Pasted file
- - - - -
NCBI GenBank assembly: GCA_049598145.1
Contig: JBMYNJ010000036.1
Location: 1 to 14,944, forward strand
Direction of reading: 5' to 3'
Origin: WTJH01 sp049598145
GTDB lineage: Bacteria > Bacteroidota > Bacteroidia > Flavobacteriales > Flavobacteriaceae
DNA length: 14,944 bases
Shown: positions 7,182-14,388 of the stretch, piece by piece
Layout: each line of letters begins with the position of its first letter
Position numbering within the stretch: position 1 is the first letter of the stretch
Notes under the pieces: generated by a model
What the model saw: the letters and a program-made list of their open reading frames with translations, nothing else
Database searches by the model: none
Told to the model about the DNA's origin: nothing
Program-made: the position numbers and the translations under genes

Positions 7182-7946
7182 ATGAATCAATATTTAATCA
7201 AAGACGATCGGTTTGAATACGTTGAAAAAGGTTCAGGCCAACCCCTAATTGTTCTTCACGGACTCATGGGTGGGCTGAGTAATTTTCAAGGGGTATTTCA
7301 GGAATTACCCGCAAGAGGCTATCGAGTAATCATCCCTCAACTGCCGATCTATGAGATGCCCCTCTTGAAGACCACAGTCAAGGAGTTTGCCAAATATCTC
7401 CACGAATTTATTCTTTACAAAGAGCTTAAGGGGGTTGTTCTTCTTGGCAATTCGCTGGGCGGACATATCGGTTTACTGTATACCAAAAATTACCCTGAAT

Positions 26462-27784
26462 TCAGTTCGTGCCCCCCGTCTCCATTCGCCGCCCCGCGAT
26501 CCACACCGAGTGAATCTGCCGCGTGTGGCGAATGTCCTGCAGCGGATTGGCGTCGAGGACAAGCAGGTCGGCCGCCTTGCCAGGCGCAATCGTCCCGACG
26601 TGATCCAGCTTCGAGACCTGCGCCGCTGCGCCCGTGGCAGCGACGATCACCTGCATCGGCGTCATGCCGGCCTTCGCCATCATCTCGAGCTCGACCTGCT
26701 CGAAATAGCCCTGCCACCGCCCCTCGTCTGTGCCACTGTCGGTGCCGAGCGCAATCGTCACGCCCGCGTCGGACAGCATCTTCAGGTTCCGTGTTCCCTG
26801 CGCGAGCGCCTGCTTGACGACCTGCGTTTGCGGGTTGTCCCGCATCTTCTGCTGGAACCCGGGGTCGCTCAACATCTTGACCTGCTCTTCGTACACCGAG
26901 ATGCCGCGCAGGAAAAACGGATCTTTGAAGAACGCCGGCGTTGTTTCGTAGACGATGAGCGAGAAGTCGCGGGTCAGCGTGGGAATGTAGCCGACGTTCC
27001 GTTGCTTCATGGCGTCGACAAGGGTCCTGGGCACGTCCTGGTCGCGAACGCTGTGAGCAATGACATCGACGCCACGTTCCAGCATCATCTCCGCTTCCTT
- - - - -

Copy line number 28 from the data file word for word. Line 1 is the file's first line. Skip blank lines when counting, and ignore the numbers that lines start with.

27001 GTTGCTTCATGGCGTCGACAAGGGTCCTGGGCACGTCCTGGTCGCGAACGCTGTGAGCAATGACATCGACGCCACGTTCCAGCATCATCTCCGCTTCCTT